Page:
Friday, November 18, 2005


The GOP's Manufactured Outrage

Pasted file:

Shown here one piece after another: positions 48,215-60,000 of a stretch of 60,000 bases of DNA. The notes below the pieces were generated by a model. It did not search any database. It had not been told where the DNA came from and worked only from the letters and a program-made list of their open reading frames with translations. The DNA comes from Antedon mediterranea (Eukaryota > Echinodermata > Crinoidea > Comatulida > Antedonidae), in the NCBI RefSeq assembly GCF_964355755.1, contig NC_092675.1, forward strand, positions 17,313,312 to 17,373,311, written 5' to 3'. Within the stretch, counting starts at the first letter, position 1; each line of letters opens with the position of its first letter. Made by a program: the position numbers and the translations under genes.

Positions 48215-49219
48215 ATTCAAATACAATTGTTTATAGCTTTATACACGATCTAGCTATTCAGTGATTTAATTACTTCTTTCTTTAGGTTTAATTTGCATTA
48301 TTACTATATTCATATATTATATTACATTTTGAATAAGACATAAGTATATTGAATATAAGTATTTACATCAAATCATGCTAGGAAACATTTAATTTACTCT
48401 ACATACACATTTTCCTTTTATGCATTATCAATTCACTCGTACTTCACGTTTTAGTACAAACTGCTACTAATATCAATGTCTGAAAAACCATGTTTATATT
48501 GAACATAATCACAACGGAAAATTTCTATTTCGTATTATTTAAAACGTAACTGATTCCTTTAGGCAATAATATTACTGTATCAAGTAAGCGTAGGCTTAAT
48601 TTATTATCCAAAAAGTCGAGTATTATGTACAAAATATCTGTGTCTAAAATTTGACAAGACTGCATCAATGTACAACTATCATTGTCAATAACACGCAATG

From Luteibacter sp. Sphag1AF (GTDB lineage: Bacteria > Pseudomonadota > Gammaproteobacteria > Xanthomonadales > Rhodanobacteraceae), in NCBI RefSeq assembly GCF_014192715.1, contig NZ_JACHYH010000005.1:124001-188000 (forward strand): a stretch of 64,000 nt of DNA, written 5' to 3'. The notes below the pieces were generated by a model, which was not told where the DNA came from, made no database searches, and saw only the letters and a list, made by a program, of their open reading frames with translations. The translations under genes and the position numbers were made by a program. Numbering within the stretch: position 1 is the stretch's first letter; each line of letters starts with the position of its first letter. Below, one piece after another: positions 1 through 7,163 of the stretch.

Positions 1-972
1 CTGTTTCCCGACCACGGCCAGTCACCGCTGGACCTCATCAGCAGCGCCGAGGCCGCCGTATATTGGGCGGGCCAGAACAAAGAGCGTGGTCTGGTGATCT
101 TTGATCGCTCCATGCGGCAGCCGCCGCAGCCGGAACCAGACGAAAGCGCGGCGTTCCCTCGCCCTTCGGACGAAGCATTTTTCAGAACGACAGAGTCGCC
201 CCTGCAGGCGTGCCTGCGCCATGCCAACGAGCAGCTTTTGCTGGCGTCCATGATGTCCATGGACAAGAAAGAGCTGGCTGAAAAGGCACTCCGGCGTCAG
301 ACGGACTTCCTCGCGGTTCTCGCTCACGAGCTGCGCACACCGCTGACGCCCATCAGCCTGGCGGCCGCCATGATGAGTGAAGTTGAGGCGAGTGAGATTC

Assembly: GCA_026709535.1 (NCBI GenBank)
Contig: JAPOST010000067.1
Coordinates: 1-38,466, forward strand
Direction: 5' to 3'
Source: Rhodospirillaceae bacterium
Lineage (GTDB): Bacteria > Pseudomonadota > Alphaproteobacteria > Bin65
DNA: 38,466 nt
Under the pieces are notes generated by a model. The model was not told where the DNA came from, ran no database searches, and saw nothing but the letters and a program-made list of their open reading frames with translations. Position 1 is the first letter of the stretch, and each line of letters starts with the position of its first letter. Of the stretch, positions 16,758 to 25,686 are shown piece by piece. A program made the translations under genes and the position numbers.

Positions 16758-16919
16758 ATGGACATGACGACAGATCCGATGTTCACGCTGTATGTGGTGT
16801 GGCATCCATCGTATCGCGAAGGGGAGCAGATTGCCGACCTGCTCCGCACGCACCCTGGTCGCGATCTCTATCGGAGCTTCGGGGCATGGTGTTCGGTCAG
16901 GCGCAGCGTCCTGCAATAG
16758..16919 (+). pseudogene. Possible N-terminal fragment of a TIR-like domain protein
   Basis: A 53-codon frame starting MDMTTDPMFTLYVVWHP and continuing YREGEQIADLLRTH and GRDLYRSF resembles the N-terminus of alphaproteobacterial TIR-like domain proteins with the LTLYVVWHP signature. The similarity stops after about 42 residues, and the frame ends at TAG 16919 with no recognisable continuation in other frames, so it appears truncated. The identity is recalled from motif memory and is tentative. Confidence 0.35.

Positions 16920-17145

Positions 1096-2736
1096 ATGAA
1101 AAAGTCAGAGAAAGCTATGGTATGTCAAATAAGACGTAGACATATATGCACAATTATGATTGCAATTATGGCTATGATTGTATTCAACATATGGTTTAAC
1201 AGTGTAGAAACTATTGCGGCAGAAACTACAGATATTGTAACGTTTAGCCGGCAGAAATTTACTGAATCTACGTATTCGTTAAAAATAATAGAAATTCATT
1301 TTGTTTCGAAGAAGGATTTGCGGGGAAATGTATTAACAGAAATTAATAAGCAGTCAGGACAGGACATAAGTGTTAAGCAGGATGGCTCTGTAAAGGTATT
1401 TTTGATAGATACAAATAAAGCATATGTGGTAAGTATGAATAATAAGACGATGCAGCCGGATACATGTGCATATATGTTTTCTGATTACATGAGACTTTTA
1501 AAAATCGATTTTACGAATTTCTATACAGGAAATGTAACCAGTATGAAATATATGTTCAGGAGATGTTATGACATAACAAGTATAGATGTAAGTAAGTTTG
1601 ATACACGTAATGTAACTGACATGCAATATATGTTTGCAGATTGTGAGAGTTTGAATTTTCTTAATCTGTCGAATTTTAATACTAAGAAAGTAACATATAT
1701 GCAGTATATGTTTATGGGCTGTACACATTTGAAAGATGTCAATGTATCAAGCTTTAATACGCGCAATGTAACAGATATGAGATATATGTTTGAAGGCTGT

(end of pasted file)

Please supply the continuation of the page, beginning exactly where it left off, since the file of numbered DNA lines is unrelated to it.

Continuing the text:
To watch the rabidly overwrought Republican reaction to John Murtha's speaking truth to power, you'd think he'd done something really heinous. You know, like he might have used false information and pretexts to invade a country and kill 120,000 people in the process? But as I listen to the House and Senate Republicans make asses of themselves in the most hilarious of faked expressions of theatrical "outrage", and watch as people like John Kerry use this opportunity to remind us that Dennis Hastert (who called Murtha, who happens to be highly-decorated Korean and Vietnam War veteran, a "coward" who wants to "cut and run") is a chickenhawk who somehow managed to avoid his chance at a lovely 1960s vacation in Southeast Asia, I am struck by this: Trying to shout the media and the Democrats into submission is the GOP's favorite pastime. But now that the Democrats have found their spines again, this doesn't work as well as it once did. However, I think that the Republicans in Congress have another reason for their prolonged yammering. It goes kinda like this: The more time the Republicans spend promoting their counter-resolution to Murtha's original resolution to bring the troops home, and the more time the Democrats spend promoting Murtha's original resolution, the less time there is to vote on such atrocities as the feed-the-poor-to-the-rich budget bill (the House and Senate have two different versions which have yet to be reconciled) or the various extensions to the "Patriot" Act. (Not that Bingaman's amendment is really an atrocity, unlike the various Republican amendments. But the best thing is simply to allow the sunset provisions built into the Act to take effect at the end of this year. Well, actually, the very best thing would be to vote to repeal it in toto, but that's not going to happen just yet. But I digress.) Could it be that the Congressional Republicans -- who know better than anyone else just how unpopular they are -- are looking for some sort of way out from having to vote "yes" on either the budget bill or the PA amendments? Would this be why they seem so intent on wasting so much of the time left before December 31st? (Especially considering that the Thanksgiving and Christmas recesses will take big chunks out of that time?) That would explain a hell of a lot, wouldn't it? [UPDATE: Senator Feingold reports that even as the country's attention is focused on the GOP House's bizarre swift-boating of Murtha, Senate Republicans have quietly decided to give up on any attempts to make the "Patriot" Act even worse than it already is. Told ya. ;-)]

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